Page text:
Tuesday, July 7, 2015

A MIDSUMMER NIGHT'S GARDEN...OR NOT By Catherine Lanigan & Rula Sinara

Admit it! We just made you think of Shakespeare. Didn’t we? One of my boys loves Shakespeare’s plays and ‘A Midsummer Night’s Dream’ is one of his favorites. Who doesn’t like Puck? But although the official Midsummer’s Eve was a few weeks ago, Catherine and I really are talking about the ‘dream’ garden we all wish we had. The kind you can play in without any effort. Perfectly manicured and weed free without the use of chemicals or muddy knees, achy backs and dirt packed fingernails…and without having to pay anyone else to keep it that way (no cheating!). Sprinkle some faery dust and the flowers bloom and that’s it.

Whoa! Daydream over. I don’t know about you, but Catherine and I actually love gardening. I’ve been known to even skip the gardening gloves because I don’t want to block any of my senses when it comes to planting a tree or a seed that will bloom into a stunning flower. (Picture heavy!)

Rudbekia in Rula's garden

Butterfly Weed in Rula's butterfly garden

Tuscawilla Tigress Lily in Rula's garden

Alexander the Great lilies in Catherine's garden

Grandma's Kiss lilies in Catherine's garden

Catherine's Rocket daylily

Rula's hydrangeas

Catherine's hydrangeas in a vase. Love the color!

Yes, we tend to love the same types of plants. We both happen to love weeping trees too. All that emotion! But seriously, Shakespeare was on to something. I mean, maybe faeries really do exist. I certainly wouldn’t mind living in a whimsical garden wonderland of bright flowers.

But as we said…the perfect, dream garden is just that. A dream. One made possible by camera zoom or cropping the weeds out of photos. I wouldn’t want to be a tiny sprite and come face-to-face with this otherwise quite pretty fellow…


Rula's mint does taste good :)

Or this one...

Praying mantis who appeared on Rula's office window a few years ago

Especially not when I put two praying mantis egg cases in the garden this spring (each case can hatch up to 200 babies). They’re awesome carnivores who will help keep insects in an organic garden in check…but the females will also eat their mates after…well you know (none of that on a Heartwarming blog lol ;). Goodness knows what they’d do to a poor guy like Puck.

Or these Japanese beetles who just did this to one of my apple trees…


Beetles munching and humping (can we say that here?) on Rula's tree

Rula's Shakespearean apple tree tragedy

Catherine's gruesome beetle buffet scene

Oh, and it’d take a machete to get through the weeds!


Rula's weeds. If you can't lick'em, join'em. Yes, I've made dandelion tea.

Weeds in Catherine's hydrangea bed. When you can't lick'em, put the flowers in a vase!
Catherine did have lovely sweet potato vines...


Catherine's lovely lime green sweet potato vines

...before a deer came by and had them for a snack.

Ahh the dangers that lurk in gardens.

But if I were a garden faery, I wouldn’t mind taking a flight on the back of this beauty…


Luna moth on Rula's hand. They're huge! 
But in real life, gardening does teach us that hard work pays off. Even with writing, it takes a lot of pruning and weeding before we can sit back with iced tea and enjoy the scenery…I mean story ;). So like Charlotte’s cousin in my yard told me, ‘Make like a spider and weave’.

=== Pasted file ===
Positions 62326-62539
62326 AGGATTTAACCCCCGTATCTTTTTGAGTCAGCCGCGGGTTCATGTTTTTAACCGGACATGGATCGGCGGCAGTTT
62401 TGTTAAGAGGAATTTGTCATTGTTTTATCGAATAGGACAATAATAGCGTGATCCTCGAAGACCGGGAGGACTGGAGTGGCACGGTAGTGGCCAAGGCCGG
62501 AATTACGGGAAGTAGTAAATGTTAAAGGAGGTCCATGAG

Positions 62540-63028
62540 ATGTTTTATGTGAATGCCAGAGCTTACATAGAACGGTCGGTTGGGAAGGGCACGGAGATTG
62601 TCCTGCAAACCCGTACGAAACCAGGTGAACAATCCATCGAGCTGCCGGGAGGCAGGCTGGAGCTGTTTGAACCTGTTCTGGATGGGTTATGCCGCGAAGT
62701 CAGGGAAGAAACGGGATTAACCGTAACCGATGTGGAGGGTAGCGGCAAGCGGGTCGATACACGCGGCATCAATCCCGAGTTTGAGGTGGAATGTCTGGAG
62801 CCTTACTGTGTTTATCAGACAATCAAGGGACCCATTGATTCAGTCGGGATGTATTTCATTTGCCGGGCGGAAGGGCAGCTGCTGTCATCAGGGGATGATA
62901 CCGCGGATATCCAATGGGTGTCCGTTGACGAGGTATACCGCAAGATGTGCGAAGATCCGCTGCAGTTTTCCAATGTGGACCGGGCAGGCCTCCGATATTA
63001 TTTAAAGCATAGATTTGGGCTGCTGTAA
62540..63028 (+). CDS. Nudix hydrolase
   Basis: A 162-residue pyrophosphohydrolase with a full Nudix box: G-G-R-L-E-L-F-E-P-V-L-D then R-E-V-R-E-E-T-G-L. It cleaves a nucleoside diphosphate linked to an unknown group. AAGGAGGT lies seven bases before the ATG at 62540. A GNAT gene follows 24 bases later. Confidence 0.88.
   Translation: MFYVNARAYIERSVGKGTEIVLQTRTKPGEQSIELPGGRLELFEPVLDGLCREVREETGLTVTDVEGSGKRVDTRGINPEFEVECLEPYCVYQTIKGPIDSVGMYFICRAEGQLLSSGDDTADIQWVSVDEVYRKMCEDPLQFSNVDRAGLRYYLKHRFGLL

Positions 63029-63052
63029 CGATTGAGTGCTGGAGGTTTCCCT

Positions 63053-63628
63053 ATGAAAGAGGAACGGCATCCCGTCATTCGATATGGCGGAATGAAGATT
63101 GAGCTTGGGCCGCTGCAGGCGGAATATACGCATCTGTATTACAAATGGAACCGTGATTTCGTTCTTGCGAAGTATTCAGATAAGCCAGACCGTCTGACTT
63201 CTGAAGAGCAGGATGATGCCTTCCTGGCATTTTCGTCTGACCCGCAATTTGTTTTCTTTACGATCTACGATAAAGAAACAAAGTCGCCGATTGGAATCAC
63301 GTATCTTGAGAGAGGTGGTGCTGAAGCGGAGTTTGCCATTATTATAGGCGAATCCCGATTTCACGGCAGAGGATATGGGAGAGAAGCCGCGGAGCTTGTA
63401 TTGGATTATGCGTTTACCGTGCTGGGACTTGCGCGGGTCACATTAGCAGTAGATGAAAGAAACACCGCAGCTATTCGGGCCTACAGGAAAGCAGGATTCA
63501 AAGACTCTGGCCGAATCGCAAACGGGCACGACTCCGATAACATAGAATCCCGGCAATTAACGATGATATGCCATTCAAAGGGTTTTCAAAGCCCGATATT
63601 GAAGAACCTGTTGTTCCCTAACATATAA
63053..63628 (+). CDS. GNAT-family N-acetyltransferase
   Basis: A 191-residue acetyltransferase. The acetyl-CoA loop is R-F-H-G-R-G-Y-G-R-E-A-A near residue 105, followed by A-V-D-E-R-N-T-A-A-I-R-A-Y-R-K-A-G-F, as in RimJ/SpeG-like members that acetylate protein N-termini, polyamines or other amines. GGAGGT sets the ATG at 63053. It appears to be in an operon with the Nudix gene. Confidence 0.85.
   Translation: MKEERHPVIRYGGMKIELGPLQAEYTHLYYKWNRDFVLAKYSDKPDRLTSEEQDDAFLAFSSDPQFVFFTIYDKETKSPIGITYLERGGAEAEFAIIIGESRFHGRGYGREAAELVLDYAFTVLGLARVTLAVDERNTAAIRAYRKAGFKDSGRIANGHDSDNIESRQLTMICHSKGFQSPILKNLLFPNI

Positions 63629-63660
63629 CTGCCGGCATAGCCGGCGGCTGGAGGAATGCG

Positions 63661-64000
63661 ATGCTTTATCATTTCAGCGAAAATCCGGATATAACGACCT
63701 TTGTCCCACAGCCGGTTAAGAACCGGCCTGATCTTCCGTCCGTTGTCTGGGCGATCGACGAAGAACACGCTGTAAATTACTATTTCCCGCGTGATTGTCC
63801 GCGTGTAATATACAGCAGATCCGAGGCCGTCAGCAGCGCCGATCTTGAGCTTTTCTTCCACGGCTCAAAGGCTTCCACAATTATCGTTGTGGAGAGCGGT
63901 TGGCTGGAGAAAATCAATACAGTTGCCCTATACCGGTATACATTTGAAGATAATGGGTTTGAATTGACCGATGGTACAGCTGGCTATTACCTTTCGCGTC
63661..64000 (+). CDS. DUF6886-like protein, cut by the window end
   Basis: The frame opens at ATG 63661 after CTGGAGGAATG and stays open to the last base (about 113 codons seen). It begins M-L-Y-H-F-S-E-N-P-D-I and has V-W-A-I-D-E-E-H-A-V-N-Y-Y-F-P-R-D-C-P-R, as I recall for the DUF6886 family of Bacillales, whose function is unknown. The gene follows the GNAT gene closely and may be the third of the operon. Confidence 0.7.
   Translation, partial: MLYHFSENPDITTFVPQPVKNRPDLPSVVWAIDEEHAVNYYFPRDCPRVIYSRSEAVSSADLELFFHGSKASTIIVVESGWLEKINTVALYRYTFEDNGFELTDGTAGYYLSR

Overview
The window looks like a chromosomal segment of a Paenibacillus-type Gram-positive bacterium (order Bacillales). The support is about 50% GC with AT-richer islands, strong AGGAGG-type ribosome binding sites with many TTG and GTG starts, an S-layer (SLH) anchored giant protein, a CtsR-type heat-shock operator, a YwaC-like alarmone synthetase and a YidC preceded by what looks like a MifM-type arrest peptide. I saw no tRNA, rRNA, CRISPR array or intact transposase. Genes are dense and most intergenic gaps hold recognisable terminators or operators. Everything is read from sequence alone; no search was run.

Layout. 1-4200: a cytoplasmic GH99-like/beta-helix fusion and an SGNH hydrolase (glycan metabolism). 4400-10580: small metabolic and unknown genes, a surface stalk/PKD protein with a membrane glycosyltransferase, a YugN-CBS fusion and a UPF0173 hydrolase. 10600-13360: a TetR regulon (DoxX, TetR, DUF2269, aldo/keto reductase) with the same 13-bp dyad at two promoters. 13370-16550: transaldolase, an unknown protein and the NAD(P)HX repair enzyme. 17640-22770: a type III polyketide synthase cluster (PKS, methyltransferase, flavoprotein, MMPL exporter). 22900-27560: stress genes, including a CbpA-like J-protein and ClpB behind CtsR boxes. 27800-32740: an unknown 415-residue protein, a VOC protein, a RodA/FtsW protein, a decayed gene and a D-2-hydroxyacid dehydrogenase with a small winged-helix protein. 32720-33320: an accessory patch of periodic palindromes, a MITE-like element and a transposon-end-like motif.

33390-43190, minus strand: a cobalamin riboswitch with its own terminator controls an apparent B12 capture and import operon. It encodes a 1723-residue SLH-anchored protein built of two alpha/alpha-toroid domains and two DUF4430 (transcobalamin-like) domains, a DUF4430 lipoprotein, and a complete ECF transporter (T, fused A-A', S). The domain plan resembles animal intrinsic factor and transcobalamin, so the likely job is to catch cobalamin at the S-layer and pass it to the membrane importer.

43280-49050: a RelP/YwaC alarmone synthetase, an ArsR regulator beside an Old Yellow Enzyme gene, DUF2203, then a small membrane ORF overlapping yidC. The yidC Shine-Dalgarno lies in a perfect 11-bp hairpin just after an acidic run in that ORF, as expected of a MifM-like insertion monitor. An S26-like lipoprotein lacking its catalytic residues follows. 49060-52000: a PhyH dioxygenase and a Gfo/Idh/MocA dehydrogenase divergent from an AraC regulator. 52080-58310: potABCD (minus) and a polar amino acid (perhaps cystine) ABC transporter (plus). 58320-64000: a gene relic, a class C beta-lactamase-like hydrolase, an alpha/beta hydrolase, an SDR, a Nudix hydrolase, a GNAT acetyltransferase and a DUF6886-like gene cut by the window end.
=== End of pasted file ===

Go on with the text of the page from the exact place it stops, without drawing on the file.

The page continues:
No, she didn’t really say that! Did you actually think I speak spider? I bet you believe in faeries too J.

This web at Rula's was as tall as her. It was strung between trees. Makes one think of Mirkwood and its spiders in The Hobbit by Tolkien!

Let your imaginations take over. Do you like gardening? What’s your favorite part...the digging or the kicking back and daydreaming?





67 comments:

  1. Beautiful photos, ladies. I do enjoy gardening. Our once lovely purple leaf plum tree has been devoured by the Japanese beetles this year. I don't remember them being this destructive last year..sigh...

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    1. Thanks, Jill! You know, they haven't touched our two purple leaf plums, but probably only because they're close to our fruit trees...and a fruiting plum they love. Our plum tree looks worse than the apple tree in the photo today. Those two trees are their favorites in our yard. They start with them every year, then go on to the other apple tree and then they go for everything else, including our crape myrtles.

      The numbers of japanese beetles and speed of damage has really gone down since we put 'milky spore' on our lawn (it's organic but damages the grub stage) and also since we got chickens (grubs, yum!), but they still come over from neighboring lawns and properties :(. I can't control that, unfortunately.

      I hope your plums bounce back!

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  2. Love the flowers. hate the bugs! I have a black thumb. Thank goodness my husband enjoys being the gardner in our family. We have some gorgeous blueish/purple hydrangeas in our backyard that are my favorite!

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    1. Oooh, I LOVE blue hydrangeas. Just planted some this year!

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  3. How gorgeous! I have a very modest little garden in my yard, but oh how I love to sit there and watch the dragonflies and big black bees. Thanks for sharing your garden!